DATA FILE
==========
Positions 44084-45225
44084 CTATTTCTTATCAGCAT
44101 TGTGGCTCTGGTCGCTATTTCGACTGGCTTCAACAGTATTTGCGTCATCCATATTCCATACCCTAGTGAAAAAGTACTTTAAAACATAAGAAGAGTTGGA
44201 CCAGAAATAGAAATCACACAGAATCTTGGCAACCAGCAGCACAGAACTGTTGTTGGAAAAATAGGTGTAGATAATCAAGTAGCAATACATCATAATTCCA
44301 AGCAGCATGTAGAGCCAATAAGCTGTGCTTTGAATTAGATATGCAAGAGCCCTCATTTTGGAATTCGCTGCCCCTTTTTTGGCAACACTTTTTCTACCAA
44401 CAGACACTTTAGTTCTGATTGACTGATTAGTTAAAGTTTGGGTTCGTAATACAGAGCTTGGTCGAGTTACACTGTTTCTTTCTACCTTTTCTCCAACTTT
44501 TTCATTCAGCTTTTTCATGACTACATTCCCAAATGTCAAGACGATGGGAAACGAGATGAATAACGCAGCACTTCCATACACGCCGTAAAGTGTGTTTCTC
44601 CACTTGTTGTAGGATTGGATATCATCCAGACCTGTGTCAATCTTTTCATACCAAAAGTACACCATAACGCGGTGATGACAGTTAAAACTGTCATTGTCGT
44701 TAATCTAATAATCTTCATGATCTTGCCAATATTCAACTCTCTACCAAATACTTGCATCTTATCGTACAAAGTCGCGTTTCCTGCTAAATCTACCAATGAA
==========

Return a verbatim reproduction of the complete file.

Positions 44084-45225
44084 CTATTTCTTATCAGCAT
44101 TGTGGCTCTGGTCGCTATTTCGACTGGCTTCAACAGTATTTGCGTCATCCATATTCCATACCCTAGTGAAAAAGTACTTTAAAACATAAGAAGAGTTGGA
44201 CCAGAAATAGAAATCACACAGAATCTTGGCAACCAGCAGCACAGAACTGTTGTTGGAAAAATAGGTGTAGATAATCAAGTAGCAATACATCATAATTCCA
44301 AGCAGCATGTAGAGCCAATAAGCTGTGCTTTGAATTAGATATGCAAGAGCCCTCATTTTGGAATTCGCTGCCCCTTTTTTGGCAACACTTTTTCTACCAA
44401 CAGACACTTTAGTTCTGATTGACTGATTAGTTAAAGTTTGGGTTCGTAATACAGAGCTTGGTCGAGTTACACTGTTTCTTTCTACCTTTTCTCCAACTTT
44501 TTCATTCAGCTTTTTCATGACTACATTCCCAAATGTCAAGACGATGGGAAACGAGATGAATAACGCAGCACTTCCATACACGCCGTAAAGTGTGTTTCTC
44601 CACTTGTTGTAGGATTGGATATCATCCAGACCTGTGTCAATCTTTTCATACCAAAAGTACACCATAACGCGGTGATGACAGTTAAAACTGTCATTGTCGT
44701 TAATCTAATAATCTTCATGATCTTGCCAATATTCAACTCTCTACCAAATACTTGCATCTTATCGTACAAAGTCGCGTTTCCTGCTAAATCTACCAATGAA